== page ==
Tuesday, March 12, 2013

"The Good Cop"

Brad Parks is the only author to have won the Shamus Award and Nero Award for the same novel. That book, Faces of the Gone, introduced Carter Ross, the sometimes-dashing investigative reporter, who has gone on to star in Eyes of the Innocent and The Girl Next Door, which was named to the Kirkus Reviews' Best Fiction of 2012 list and nominated for a Lefty Award for best humorous mystery.

Parks applied the Page 69 Test to The Good Cop, the fourth book in the Carter Ross series, and reported the following:
My older brother, Greg, is a lawyer – a damn good one.

He’s pretty much always wanted to be a lawyer. Starting from the age of nine, he began lugging home books about the law that were so thick I couldn’t even lift them. (Mind you, I was six. But still).

Greg quickly figured out that part of being a lawyer is getting other people – namely, juries and judges – to believe your version of the truth. The only thing was, back then, he didn’t have juries and judges to practice on. He just had me.

So Greg often made it his goal to convince me of things, sometimes even things that bore no resemblance to reality. And while I went onto become the brother who wrote novels for a living, I can honestly say whatever skill I have at creating fiction is dwarfed by his.

At various points, Greg got me to believe: that we were related to baseball legend Ty Cobb; that I ought to eat an entire cheeseburger in one bite; that the cable coming down from the wall in our grandmother’s house was a snake; that buried in the dirt beneath a fallen tree trunk in our backyard there were dinosaur bones, a fact he verified using our mother’s ratchet set; and that when he was five, he owned a motorcycle.

(And, yes, I do seem to recall an entire day in the summer of 1982 when he had me convinced the word “gullible” wasn’t in the Dictionary).

He was able to accomplish this not with guile or cunning per se, but rather by speaking with the force of pure, ironclad certainty – the voice of total authority. I had no choice but to believe him.

All of which leads me to Page 69 of my latest Carter Ross thriller, The Good Cop, which reminds me of something my older brother would have done to me as a kid. By the end of the scene that starts here, Newark Eagle-Examiner investigative reporter Carter Ross has the paper’s new intern, Geoff “Ruthie” Ginsburg agreeing to administer pregnancy tests on random strangers’ toilet water (this being the only way to determine if their sewer lines are backing up).

In other words, classic Greg. And this is how it started:
(Page 68)

“Carter Ross.”

“Hey Carter, it’s Geoff Ginsburg.”

Geoff was another Syracuse intern. In the modern newsroom – which has more demand for work than money to pay for it – interns have two of the things editors prize most: enthusiasm and affordability. Like some invasive species, interns started in relatively small numbers but, with no natural prey – beyond their own in inability to survive on the near-poverty-level wages we pay them – they have been allowed to proliferate to the point where I think the interns now outnumber the full-time staff members.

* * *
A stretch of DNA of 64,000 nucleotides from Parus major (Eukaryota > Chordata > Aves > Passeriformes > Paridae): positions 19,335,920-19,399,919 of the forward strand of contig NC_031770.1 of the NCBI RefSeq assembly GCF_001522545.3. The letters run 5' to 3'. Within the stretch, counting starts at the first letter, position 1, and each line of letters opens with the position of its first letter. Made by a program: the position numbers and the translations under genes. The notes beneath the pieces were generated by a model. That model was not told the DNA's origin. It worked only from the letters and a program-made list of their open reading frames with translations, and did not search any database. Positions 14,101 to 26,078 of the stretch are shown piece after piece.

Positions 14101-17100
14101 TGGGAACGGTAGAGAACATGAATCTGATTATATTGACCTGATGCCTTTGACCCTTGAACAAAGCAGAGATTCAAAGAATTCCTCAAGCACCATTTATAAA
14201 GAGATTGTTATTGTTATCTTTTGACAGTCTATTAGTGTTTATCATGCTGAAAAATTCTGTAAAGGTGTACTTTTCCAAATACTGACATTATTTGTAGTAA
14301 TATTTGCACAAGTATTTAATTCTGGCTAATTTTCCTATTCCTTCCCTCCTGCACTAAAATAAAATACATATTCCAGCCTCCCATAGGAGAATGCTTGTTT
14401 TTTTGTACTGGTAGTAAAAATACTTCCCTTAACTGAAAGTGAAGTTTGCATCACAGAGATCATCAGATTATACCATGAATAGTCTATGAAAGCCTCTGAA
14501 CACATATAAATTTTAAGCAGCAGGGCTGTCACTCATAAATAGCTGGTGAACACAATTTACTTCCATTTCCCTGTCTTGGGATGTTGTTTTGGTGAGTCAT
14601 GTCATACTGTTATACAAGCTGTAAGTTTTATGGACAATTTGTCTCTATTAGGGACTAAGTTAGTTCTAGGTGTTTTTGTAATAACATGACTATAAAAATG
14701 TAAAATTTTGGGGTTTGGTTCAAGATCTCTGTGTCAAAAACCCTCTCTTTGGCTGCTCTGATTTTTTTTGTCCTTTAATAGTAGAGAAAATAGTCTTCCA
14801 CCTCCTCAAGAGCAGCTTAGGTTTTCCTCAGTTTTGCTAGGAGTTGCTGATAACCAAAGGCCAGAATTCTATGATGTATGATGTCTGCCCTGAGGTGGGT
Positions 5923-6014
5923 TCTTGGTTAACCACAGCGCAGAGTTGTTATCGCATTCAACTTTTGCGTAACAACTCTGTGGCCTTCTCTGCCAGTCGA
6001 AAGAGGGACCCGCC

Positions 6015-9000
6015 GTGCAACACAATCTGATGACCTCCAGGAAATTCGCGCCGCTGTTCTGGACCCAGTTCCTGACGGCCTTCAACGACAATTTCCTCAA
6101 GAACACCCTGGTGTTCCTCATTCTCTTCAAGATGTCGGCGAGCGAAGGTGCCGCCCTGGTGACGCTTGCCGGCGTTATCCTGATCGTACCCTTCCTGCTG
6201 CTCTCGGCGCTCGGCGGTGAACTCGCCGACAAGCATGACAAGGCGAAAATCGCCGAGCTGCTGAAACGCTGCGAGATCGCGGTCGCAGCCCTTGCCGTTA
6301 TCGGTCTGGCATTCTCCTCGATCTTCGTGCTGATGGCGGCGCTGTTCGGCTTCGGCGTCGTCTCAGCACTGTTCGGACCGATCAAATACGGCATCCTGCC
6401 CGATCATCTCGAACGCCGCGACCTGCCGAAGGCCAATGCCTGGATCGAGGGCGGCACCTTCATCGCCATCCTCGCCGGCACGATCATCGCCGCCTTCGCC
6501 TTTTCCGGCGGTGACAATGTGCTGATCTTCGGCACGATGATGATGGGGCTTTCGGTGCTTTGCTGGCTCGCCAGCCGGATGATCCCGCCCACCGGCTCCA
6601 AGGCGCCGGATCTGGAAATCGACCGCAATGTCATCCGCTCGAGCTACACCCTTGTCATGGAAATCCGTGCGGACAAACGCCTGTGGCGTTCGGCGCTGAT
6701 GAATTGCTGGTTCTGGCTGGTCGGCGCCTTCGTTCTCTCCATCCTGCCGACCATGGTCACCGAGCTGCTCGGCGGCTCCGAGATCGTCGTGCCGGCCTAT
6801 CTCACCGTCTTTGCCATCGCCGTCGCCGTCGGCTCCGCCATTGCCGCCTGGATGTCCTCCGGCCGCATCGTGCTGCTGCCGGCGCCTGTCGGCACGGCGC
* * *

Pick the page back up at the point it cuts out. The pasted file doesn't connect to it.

Talent-wise, they were a mixed lot, though Geoff was better than most. He was a smart kid, an excellent writer, and a keen reporter. Because of his surname, some wiseacre on the copy desk had taken to calling him Ruth Bader. That turned rather quickly into Ruthie, the name that stuck. Mind you, unlike the Supreme Court justice, our Ruthie looked like he was about thirteen years old. He had an enthusiastic demeanor that made you wonder if he was getting his Journalism Merit Badge and a round, boyish face that I’m fairly certain didn’t require regular shaving.

That youthful appearance made his obvious crush on Tina Thompson all the more funny.

(Page 69)

It was unclear whether the crush was professional or personal. Ruthie struck me as the kind of kid who might go for an older chick, especially a hot one like Tina; but he also struck me as a total suck up, so it could go either way. All I knew is he spent an awful lot of time hanging around her office, following her on trips across the newsroom, yapping around her heels like the lap dog he wanted to be.

“Hey, uh, Geoff,” I said, barely resisting the urge to call him Ruthie. You never knew whether the interns were aware of the clever nicknames we had awarded them. “What’s up?”

I started my engine, just to get the heat going. It had been a mild day, for March, but it was starting to get chillier now that the sun was going down.

“Well, I remembered you were working on that project about public housing,” he said. “I happen to be really interested in public housing, so I was seeing if you wouldn’t mind me tagging along.”

I felt my eyebrow arching. It was highly unlikely he “remembered” anything. The only people who would know about that project were the editors who had access to the master Work In Progress spreadsheet that tracked all reporters’ activities. Plus, no one is really interested in public housing. Not even the people who live there.

Tina had obviously dispatched her little puppy dog to spy on me. The only question was whether he knew he was a spy or if he was just an unwitting pawn. One way to find out.

“Geoff, did Tina tell you to call me?”

“N… no,” he said, faltering slightly. “I’m just… really interest… interested in public housing and… the issues that go along with them.”

Okay. I could play that game. I felt a wicked smile spread

(Page 70)

across my face. Ruthie, I thought, meet my wild goose. Have fun chasing it.
Learn more about the book and author at the official Brad Parks website and Facebook presence.

The Page 69 Test: Faces of the Gone.

The Page 69 Test: Eyes of the Innocent.

Writers Read: Brad Parks.

My Book, The Movie: Eyes of the Innocent.

--Marshal Zeringue